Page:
No, I'm not going to tell you are objectively "wrong" about the definition of atheism because I'm a linguistic relativist. I don't think there is such a thing as an objective right or wrong definition of a word; definitions are purely relative to different cultures and times. What I can and will say is that your definition is different from how the majority of English speakers and writers define "atheism." Thus, there's a risk that your efforts to engage in real dialogue with other people will be undermined by the fact that you and the people you're talking to do not speak the same language, so to speak. Whether you find that risk acceptable is, of course, up to you.

Calilasseia wrote:
jlowder wrote:Among professional philosophers, including self-identified atheist philosophers, the majority viewpoint is that atheism is the belief that there is no God and agnosticism is the lack of belief in God's existence and God's nonexistence. When professional philosophers want an umbrella term to group together people who believe God does not exist with the people who merely lack belief, they use the term "nontheist." So I'm not sure I agree with you that the majority of people who define atheism as the belief that there is no God are "religious people."

Actually, my understanding is that agnosticism consists of the position that the question of the existence of any god-type entity is unanswerable. Atheism, as a corollary of my proposed framing above, consists of the position "Perhaps this question is answerable, but we've yet to see a supernaturalist provide a proper answer".

That's one version of agnosticism, but it's not the only version. For example, Paul Draper is an agnostic philosopher of religion who believes there is good evidence for naturalism and good evidence for theism, but he doesn't know how to the weigh the former against the latter.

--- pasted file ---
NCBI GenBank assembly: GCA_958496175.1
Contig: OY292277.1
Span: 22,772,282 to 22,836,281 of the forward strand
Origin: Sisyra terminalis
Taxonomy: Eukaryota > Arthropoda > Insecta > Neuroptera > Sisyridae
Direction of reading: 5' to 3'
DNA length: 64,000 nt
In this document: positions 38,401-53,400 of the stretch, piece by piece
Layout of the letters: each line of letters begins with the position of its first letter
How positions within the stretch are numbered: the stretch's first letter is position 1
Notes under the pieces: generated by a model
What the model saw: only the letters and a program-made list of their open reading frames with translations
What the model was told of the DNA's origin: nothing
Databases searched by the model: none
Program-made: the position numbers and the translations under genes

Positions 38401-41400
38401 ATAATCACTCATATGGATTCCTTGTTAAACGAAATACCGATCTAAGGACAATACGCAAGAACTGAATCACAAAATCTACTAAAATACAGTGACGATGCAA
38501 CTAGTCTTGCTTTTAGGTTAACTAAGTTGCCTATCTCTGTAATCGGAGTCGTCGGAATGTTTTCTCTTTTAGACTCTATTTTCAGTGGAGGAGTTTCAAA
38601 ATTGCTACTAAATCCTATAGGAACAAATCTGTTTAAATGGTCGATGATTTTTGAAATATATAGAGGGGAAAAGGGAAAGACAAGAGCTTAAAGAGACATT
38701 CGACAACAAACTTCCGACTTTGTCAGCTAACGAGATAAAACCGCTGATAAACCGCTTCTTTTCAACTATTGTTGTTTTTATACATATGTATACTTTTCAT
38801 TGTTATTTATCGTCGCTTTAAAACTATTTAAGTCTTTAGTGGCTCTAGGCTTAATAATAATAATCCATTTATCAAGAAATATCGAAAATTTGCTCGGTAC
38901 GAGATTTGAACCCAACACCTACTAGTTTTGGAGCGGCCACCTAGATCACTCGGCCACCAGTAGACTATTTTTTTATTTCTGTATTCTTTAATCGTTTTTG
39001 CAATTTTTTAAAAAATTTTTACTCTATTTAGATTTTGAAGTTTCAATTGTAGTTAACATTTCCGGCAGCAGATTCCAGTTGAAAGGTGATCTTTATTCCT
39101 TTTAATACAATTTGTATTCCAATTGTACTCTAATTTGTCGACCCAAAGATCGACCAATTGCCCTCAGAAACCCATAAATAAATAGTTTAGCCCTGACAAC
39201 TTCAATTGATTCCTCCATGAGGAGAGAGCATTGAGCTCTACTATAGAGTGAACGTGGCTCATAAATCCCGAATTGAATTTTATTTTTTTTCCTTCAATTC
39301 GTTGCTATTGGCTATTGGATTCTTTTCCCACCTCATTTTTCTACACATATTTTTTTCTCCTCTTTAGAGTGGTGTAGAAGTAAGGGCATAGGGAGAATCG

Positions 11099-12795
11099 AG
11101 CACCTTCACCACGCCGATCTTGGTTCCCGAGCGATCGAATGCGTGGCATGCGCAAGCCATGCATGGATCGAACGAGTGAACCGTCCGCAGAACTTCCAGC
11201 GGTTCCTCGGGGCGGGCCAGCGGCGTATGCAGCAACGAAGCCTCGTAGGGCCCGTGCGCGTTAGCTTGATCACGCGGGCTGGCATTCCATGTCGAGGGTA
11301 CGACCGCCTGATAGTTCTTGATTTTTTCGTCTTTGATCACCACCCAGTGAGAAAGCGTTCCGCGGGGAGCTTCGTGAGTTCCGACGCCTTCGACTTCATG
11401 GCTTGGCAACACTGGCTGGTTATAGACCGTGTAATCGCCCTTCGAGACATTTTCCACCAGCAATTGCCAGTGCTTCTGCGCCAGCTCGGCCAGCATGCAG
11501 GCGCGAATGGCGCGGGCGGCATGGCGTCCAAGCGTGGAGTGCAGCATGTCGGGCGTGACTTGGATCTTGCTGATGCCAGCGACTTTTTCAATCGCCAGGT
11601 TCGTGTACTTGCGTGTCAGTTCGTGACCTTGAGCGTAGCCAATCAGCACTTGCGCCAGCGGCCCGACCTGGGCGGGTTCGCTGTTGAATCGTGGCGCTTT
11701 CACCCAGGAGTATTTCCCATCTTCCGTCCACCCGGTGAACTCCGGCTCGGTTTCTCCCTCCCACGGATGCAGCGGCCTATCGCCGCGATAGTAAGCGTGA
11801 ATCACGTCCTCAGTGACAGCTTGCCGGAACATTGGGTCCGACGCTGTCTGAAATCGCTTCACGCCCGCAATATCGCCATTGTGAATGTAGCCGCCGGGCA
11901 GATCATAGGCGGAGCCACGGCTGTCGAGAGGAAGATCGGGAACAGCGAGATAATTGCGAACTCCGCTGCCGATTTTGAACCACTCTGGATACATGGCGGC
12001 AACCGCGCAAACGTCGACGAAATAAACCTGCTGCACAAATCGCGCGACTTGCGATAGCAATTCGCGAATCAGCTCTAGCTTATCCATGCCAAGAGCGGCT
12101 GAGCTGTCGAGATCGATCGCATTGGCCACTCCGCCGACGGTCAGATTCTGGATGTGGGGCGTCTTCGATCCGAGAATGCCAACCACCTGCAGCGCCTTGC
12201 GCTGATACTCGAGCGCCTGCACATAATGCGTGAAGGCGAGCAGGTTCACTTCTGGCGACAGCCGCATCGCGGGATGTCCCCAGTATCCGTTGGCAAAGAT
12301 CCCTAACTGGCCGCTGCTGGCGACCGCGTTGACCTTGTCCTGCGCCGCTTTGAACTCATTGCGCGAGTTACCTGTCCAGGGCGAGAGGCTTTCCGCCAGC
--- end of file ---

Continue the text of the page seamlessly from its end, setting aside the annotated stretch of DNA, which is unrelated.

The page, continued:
Calilasseia wrote:Meanwhile, with respect to the "fine tuning" trope, my answer to that is essentially that arising from Douglas Adams' Puddle. Namely, we are here because the laws of physics permitted our existence, and the relevant, physically permitted, historical events took place.

That simply pushes the problem back a step. Why do the laws of physics permit our existence? Proponents of fine-tuning arguments claim that the fact that they do is evidence for theism and against naturalism. To say that the laws of physics permit our existence is not a refutation of the FTA; it's simply a description of the evidence cited by the argument.

Calilasseia wrote:Plus, there's quite a bit of research emanating from the physics community with respect to the fact that, for example, manipulating a range of parameters produces a significant number of possible universes in which star formation can take place, and as a corollary, the nucleosynthesis of relevant chemical elements. Treating our existence as purportedly supporting the idea that the universe was somehow "made for us", consists of reading the relevant evidence backwards, not to mention reading it from a presuppositional basis.

I don't think I would word things the way you do in your last sentence. Your first sentence, however, seems to me to be a much better response to FTAs than your earlier response.